A new traveling exhibition, Native Voices: Native Peoples’ Concepts of Health and Illness, is on display at UM’s in the Maureen and Mike Mansfield Library. The exhibition examines concepts of health and medicine among contemporary American Indian, Alaska Native and Native Hawaiian people.
The traveling exhibition, produced by the National Library of Medicine, explores the connection between wellness, illness, and cultural life through a combination of interviews with Native people, artwork, objects and interactive media.
The exhibition is open to the public through March 13 during normal library hours:
- 7 a.m.-2 a.m. Monday-Thursday
- 7 a.m.-7 p.m. Friday
- 10 a.m.-7 p.m. Saturday
- 10 a.m.-2 a.m. Sunday
To request disability related modifications or to ask questions about the exhibit, email Ben Chiewphasa at firstname.lastname@example.org.
Neuroscience Faculty Candidate, Dr. Rebekah Evans from the National Institutes for Health (NIH) presents “Inhibitory control of dopamine neurons”
Abstract: Dopamine neurons are embedded in a predominately inhibitory network. Because dopamine neurons are tonically active, both excitatory bursts and inhibitory pauses in their firing can transmit meaningful information. In this talk, I will address how these bursts and pauses in activity interact with each other through the recruitment of specific intrinsic and synaptic currents. I will show that two populations of substantia nigra dopamine neurons, defined by their differential vulnerability to neurodegeneration in Parkinson’s Disease, differ in their dendritic calcium signaling and their ability to recover from periods of inhibition. I use dendrite-specific optogenetic activation and two-photon calcium imaging to functionally map the location of inhibitory synaptic inputs onto dopamine neuron dendrites and use whole-cell patch clamp and computational modeling to show how distinct inhibitory sources differentially modulate dopamine neuron activity. Overall, I describe a striking heterogeneity in the cellular and circuit level control of dopaminergic signals.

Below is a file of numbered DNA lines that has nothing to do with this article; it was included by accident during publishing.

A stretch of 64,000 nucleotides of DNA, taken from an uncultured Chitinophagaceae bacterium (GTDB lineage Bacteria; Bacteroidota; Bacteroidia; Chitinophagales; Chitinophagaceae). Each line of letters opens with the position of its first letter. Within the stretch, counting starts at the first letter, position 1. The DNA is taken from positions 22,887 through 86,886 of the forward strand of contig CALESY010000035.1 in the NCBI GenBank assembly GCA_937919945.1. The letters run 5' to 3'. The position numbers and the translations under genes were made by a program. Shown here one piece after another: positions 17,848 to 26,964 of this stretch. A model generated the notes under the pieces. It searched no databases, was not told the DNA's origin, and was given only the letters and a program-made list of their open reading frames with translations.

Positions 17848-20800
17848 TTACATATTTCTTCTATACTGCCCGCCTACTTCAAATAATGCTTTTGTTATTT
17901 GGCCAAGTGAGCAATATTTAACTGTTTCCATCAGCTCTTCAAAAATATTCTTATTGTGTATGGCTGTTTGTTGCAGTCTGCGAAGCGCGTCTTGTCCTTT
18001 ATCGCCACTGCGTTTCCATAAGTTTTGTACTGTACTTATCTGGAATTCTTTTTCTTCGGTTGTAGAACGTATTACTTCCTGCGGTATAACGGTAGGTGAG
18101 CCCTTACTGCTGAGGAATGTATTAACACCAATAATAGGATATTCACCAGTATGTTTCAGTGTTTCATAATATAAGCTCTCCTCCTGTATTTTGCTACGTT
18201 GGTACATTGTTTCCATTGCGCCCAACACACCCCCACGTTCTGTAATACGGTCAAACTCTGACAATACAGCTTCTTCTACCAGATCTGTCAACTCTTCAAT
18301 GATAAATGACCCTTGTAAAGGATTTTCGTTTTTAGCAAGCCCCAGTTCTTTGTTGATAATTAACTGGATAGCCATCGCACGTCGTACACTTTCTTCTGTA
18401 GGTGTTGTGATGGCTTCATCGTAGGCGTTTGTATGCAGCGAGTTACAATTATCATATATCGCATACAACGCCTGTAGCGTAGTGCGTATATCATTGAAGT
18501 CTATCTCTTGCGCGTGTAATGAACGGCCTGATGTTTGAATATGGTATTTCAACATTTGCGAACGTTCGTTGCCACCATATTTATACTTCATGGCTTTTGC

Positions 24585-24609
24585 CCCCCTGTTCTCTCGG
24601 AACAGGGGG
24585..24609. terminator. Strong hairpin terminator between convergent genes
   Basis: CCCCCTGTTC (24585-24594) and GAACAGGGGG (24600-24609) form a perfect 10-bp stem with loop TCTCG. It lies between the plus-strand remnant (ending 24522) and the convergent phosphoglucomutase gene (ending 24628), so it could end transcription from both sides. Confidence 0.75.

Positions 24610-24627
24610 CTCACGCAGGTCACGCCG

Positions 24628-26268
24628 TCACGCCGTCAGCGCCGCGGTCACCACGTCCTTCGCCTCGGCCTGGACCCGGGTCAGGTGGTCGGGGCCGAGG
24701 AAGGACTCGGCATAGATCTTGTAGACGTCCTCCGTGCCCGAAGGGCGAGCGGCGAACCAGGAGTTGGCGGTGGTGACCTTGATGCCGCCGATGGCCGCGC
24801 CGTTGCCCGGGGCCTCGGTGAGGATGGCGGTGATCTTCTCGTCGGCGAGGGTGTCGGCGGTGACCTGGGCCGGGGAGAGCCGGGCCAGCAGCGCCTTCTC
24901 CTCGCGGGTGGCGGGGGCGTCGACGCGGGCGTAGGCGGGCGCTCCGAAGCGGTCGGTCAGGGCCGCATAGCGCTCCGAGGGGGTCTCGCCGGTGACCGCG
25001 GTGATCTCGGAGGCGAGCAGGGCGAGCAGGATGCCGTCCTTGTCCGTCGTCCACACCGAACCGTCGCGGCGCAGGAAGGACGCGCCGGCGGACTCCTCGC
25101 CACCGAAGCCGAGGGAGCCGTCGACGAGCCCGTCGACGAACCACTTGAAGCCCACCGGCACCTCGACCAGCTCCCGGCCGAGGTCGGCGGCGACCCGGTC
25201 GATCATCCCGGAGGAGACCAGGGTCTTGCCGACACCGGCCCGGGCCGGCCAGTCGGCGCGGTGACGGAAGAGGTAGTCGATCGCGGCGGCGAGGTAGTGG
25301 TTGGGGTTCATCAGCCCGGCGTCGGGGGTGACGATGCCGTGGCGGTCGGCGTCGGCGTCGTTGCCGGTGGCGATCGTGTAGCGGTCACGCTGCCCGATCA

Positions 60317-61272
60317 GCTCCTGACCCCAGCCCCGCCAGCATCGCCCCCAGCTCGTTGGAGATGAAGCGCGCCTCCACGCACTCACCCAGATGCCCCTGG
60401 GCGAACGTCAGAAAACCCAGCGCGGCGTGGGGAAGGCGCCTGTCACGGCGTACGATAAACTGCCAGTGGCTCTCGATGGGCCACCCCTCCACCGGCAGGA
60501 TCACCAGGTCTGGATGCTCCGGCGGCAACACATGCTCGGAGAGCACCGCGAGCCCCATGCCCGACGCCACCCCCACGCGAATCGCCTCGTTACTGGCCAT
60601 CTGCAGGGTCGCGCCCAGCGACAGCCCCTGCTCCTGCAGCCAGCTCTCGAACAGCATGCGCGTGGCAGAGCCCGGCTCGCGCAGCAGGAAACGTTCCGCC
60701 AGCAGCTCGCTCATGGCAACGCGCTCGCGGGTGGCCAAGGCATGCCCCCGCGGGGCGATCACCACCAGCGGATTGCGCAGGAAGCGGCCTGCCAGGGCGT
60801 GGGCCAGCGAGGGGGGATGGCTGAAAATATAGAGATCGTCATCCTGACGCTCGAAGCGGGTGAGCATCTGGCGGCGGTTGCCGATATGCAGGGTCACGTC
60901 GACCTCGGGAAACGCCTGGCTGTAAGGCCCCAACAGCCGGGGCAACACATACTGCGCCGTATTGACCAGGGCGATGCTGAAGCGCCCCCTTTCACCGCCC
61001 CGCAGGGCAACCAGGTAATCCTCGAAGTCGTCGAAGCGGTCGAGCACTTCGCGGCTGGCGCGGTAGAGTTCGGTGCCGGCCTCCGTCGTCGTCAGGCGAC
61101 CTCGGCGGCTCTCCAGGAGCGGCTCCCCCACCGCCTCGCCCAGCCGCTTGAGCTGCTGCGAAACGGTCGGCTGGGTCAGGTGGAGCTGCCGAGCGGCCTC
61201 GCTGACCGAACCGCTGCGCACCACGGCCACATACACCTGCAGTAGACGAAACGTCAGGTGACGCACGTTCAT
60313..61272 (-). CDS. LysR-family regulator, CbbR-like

Please join us for two films that highlight contemporary, community-driven efforts to improve health in Native American communities. Drawing on cultural practices that go back many generations, today’s Native people are redeveloping systems to ensure health and wellness for their children’s children.
5:30 p.m.: hors d’oeuvres
6:30 p.m. film screenings
8 p.m. Q&A
Hosted by Missoula Indian Urban Indian Health Center
The 9th Annual CBSD CoBRE Research Symposium will occur Sept. 18-20, 2020, at the Double Arrow Lodge in Seeley Lake, MT. The Symposium provides us with the unique opportunity to come together as a research community to discuss the latest research in our laboratories supported by CBSD. The Symposium includes keynote seminars by outside speakers, lectures by Project Leaders who are supported by the CBSD NIH CoBRE grant, and a selection of short talks by pilot project leaders and graduate students. We especially encourage both graduate and undergraduate students to participate in a poster session. We also have presentations from our Computational, NMR, Mass Spectrometry, Integrated Structural Biology, and BioSpectroscopy Core Facilities so attendees can learn more about how these facilities can help take their research projects in new directions.
Registration will open in June 2020. Contact Sara Jestrab with questions or to be added to the email communication.